As promised, we'll walk down the halls at the Lab of Ornithology, savoring the paintings that hang on its walls.
Here’s one that’s the rarest of the rare: A Fuertes study of the extinct Cuban macaw. Of all the extinct birds in the world, the Cuban macaw is one that gives me great remorse. Imagine: A small macaw, perhaps the size of my chestnut-fronted macaw Charlie, but colored like a huge scarlet macaw. Wow, wow, wow. Looking at this painting, I could see that Fuertes painted it from a study skin. This colorful little macaw was extinct in the wild by 1864, and gone from the face of the earth by 1885.From the Smithsonian Institution's web site, here is a picture of ornithologist Katie Faust holding a mounted Cuban macaw. People always smile for photos, but I'd bet she's sad, too. What a massive bill this bird had for its size. One wonders what hard nut it had to crack. It was unique in so many ways, such a loss to the planet. But Cuban macaws were edible, and they probably ate fruit that people wanted for themselves, and for that, they were extirpated, and another heaven and another earth must pass before such a one will be seen again.
Just down the hall was a stunning gouache of a gorilla, a frequent subject for Fuertes. I’m always impressed by his handling of hair. Take it from me, when you’ve been painting feathers all your life, hair is kind of a stretch. This guy jumps right out of the frame at you. His hair is perfect. Gonna order up a plate of beef chow mein. I have GOT to do some portraits of Chet Baker in his young prime. Just have to. If LAF can master a gorilla, I can paint a shiny little dog.
I adored this gorgeously drawn study of a whitetail buck—another unexpected treasure from Louis. My guess would be that he worked from a mounted head; a photo of him working in his studio shows several on the wall above his easel. The sweep and structure of the antlers is so convincing and three-dimensional; the treatment of the deer’s various textures utterly convincing. What a wonderful subject for “life” drawing the ubiquitous mounted deer head would be. We all ought to try it. Those things are everywhere. Well, they're everywhere where I come from.
There are other bird artists represented here, as well. Robert Mengel is one of my favorites—he was a painting ornithologist whose works are possessed of great accuracy, vigor and life. Here’s a running bobwhite by Bob, who passed away in 1990, another painter I would very much have loved to meet.It’s really hard to paint something as intricately marked as a quail without getting too fussy. This is a masterpiece of understatement and grace. It has the mark of Fuertes, and Sutton, with whom Bob studied informally, but it is all his own, and instantly recognizable by its almost careless painterly beauty and truth to the species.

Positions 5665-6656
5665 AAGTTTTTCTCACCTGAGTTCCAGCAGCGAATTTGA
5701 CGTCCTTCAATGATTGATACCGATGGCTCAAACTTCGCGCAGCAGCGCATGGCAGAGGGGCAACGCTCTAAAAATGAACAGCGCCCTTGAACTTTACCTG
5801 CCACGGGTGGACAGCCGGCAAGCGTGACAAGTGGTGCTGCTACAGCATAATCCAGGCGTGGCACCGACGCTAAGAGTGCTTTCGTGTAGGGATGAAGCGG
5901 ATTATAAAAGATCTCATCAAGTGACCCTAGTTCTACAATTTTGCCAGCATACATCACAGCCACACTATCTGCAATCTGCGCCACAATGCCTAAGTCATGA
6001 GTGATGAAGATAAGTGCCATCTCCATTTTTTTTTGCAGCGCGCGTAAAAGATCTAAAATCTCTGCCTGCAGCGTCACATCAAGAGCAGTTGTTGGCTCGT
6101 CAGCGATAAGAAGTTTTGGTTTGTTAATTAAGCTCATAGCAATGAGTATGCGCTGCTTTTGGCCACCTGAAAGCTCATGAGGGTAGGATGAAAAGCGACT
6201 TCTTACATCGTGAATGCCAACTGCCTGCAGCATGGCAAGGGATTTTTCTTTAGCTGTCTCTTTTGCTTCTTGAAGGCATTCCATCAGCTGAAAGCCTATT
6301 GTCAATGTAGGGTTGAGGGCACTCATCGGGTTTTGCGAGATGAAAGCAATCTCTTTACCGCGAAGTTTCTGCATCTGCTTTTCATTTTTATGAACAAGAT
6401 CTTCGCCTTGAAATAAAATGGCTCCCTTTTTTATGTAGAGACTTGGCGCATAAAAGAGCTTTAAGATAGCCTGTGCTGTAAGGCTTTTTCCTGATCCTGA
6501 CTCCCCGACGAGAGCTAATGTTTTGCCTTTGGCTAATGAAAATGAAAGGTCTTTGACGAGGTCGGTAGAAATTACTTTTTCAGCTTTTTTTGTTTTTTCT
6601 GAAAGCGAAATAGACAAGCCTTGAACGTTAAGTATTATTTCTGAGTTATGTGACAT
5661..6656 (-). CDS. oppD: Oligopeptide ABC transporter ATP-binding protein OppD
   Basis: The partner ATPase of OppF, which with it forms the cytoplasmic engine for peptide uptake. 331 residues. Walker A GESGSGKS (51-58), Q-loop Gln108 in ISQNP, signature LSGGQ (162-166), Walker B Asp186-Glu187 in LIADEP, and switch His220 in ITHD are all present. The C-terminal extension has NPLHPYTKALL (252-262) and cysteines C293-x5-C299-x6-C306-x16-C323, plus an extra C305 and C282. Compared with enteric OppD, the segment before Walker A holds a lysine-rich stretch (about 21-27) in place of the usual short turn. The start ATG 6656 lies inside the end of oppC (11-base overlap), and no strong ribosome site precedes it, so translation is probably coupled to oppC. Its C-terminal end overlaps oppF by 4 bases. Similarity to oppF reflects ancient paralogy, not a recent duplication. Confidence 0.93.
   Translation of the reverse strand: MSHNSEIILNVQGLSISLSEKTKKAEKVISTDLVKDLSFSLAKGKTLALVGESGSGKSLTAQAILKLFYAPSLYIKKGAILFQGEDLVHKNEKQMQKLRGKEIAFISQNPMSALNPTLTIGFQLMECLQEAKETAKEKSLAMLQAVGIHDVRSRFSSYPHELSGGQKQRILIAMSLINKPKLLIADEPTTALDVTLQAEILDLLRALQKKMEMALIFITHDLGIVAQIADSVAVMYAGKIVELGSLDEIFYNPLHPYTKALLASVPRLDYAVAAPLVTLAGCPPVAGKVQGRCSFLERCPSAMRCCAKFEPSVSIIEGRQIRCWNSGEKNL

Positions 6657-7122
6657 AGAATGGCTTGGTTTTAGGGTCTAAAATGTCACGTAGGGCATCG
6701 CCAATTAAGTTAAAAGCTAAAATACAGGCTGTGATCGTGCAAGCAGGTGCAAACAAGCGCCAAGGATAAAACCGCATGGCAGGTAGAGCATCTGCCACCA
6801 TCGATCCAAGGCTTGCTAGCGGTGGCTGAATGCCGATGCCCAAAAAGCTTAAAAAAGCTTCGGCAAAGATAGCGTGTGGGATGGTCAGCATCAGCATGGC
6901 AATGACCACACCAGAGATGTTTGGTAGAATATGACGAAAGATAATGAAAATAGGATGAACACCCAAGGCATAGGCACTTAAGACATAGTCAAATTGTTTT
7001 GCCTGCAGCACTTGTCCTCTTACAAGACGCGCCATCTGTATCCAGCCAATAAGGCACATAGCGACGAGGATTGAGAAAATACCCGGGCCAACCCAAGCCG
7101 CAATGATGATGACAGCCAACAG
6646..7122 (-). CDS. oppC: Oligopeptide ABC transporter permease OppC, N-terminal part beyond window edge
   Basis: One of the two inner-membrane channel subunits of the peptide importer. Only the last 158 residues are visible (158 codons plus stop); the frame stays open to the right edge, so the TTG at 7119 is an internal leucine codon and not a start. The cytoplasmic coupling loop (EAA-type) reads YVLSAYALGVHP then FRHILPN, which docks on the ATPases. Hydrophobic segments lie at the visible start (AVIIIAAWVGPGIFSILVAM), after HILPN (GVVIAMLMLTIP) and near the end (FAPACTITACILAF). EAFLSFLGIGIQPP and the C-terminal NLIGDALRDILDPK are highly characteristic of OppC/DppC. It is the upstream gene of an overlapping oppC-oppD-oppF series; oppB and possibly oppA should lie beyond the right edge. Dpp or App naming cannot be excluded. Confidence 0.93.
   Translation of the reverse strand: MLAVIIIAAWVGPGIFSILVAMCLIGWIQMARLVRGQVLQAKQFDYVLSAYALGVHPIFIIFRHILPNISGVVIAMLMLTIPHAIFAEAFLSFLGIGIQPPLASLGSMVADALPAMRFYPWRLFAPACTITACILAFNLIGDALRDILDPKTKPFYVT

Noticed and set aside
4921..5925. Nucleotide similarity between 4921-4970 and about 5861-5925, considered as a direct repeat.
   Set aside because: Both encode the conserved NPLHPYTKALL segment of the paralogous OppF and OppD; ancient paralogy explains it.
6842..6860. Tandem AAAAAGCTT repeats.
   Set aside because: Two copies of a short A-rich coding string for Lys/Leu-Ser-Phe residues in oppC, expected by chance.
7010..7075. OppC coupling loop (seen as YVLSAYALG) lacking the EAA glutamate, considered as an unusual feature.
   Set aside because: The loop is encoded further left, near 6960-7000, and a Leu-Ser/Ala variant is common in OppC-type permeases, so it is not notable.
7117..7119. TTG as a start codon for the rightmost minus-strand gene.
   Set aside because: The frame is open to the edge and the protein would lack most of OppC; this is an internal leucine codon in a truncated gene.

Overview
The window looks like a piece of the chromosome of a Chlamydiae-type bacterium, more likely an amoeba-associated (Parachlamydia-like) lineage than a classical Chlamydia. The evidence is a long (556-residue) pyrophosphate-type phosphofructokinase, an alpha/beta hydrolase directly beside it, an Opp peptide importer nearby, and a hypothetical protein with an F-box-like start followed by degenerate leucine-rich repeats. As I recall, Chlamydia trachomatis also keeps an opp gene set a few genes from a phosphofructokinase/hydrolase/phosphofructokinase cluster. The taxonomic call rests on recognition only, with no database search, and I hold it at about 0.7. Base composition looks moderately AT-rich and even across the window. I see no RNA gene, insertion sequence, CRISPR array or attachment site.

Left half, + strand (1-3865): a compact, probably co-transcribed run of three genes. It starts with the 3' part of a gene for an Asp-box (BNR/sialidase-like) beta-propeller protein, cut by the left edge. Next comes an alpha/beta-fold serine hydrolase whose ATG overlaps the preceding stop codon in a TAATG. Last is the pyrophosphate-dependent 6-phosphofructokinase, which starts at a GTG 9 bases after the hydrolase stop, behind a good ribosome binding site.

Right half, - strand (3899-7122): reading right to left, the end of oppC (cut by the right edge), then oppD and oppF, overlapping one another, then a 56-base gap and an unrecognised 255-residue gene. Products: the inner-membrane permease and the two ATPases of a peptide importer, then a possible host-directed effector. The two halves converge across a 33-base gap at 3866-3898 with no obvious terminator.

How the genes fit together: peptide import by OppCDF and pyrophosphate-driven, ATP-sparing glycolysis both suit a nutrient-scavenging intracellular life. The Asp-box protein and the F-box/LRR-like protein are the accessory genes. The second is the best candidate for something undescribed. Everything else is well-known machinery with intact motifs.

Peter Scott was a British artist who simplified even further, and in my opinion has never been surpassed in his mastery of waterfowl in flight—even (or especially) by the legions of hook-and-bullet painters to follow. How many paintings of waterfowl flocks have been churned out--but are any of them as true or beautiful as this? Look how each swan in this flock has a slightly different angle and wing position; there are no cookie-cutter birds in Scott’s paintings. Flocks are among the hardest thing a bird artist can attempt to paint, because the slightest variation in size or proportion can make the viewer think there’s a different species tucked in there. In addition, perspective demands that distant birds be depicted smaller—but making a convincing statement without suggesting that some of the flock members are miniaturized, or of another species, is extremely difficult. You can see me, hunkered over with my camera, reflected in the glass, wondering at the perfection of this small, seemingly simple but utterly exquisite painting.
This has got to be one of the coolest Francis Lee Jacques paintings I’ve seen. Anyone who’s been to the AMNH in New York has seen Jacques’ work in the dioramas. A peerless painter of landscape and wildlife, Jacques could put birds and animals in space better than anyone before or since. I love how he dwarfed the barn, giving us a (doubtless frightened) frog’s-eye-view of sandhill cranes. Jacques vastly preferred painting waterfowl and waders to songbirds. A paraphrased quote from him that I love: “The difference between warblers and no warblers in the landscape is very slight.” That little gift, from my friend, painter Bob Clem.
An incubating female common nighthawk, painted from life by George Miksch Sutton. Sigh. Again, Sutton’s handling of the intricacies of the nighthawk’s vermiculated plumage—something an artist could fall into and not get out of—is masterful. To me, this bird fairly breathes; she is aware of being watched but holds tightly to her job.
I'm grateful to Charles Eldermire, Benjamin Clock, and Alan Poole, who took me to hidden areas of the Lab where many of these paintings hang. It was a privileged peek at a treasure trove of ornithological art.